Configuring the Revox Joy S119 could not have been more intuitive. So thankfully very little time was wasted to acquaint the unit with the source inputs. As a relative newcomer to devices such as this one, I was overjoyed that it was so dummy-proof!
So What of the Sound?
Once the system was put together and source connections established, I decided that the unit probably could do with some warm up time. I had already been advised that the unit had seen a good amount of action as a demo unit at dealers and shows, so I didn’t really need to be concerned with break-in. I therefore started out by just playing the system for background music while I worked in another room. The system faced this other room, through two doorways and a 20-foot corridor. I set the Pono Player to play the new Patti Smith album Banga on auto repeat. At that time, I had only heard the album once, and that was in my car through the Pono player and in-car system.
After the first few songs, I was sufficiently impressed and distracted by what I was hearing in the other room. I set aside the work I was doing, went to the sound room to check it out. All I could do was sit down and nod my head with a sense of pure satisfaction. This little Revox has a very big, clean, and bold sound! Stoked that this was going to be a fun little system, I let it continue playing and went on with my business. I let the system do its thing for a few days and then I finally decided it was time to do some critical listening.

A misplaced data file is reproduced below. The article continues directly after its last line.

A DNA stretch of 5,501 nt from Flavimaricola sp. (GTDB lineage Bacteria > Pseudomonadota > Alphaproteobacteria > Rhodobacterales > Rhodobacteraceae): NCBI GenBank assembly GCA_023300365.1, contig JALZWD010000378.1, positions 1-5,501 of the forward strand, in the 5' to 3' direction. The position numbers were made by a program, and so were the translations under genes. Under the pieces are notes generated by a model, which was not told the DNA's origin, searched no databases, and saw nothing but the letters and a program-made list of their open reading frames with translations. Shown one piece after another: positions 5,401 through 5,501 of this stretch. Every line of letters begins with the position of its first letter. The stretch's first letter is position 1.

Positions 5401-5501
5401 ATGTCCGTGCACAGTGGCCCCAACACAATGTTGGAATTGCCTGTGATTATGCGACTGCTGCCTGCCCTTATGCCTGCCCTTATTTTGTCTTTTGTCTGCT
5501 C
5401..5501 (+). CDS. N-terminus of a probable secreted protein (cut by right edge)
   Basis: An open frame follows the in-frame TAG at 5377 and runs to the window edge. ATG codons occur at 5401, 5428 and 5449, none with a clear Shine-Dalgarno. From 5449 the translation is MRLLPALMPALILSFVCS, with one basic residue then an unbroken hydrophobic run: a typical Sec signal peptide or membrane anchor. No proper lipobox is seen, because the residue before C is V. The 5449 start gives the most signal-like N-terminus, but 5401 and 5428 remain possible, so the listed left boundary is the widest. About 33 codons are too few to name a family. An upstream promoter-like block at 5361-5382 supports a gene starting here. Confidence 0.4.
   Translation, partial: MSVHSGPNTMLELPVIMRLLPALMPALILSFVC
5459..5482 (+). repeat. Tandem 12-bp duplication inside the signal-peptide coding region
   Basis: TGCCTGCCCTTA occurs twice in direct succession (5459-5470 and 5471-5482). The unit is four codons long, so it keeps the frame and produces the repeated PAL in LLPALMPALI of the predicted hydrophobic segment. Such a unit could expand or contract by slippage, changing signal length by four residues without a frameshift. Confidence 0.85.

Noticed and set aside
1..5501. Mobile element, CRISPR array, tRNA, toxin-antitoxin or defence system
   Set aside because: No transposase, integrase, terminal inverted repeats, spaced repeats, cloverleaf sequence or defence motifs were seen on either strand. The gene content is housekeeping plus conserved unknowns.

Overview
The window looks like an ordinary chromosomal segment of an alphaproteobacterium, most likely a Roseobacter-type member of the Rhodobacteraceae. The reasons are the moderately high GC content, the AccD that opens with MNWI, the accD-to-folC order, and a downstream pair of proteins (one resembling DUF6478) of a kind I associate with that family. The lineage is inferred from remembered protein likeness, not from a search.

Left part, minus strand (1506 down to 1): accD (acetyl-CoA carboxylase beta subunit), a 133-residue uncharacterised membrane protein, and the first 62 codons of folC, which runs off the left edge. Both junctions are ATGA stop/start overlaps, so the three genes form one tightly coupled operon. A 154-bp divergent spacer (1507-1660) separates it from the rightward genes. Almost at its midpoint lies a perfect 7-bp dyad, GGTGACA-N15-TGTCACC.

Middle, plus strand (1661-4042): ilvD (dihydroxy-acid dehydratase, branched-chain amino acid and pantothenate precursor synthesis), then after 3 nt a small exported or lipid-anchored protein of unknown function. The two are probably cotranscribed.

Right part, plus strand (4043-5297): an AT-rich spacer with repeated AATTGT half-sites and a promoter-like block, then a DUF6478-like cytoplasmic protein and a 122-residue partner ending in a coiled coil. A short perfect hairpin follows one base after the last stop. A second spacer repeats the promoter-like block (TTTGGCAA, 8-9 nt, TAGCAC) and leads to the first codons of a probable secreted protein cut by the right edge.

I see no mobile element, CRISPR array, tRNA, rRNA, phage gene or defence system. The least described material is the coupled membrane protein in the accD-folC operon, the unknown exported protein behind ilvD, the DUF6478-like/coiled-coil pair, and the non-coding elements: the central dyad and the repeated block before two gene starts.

Since I had “cold-started” with Patti Smith’s Banga and was already familiar with its sound through my reference system as well as through the portable Pono Player, I decided that this was a reasonable way to start. My initial impressions of the small system, powered by the diminutive Revox were more than confirmed. The system really rocked. The bass was firm, if a bit fat. In this case, perfect for a small room setting and satellites. In fact, there was not a single clue indicating that the Revox was rated to produce a mere 60 watts per channel.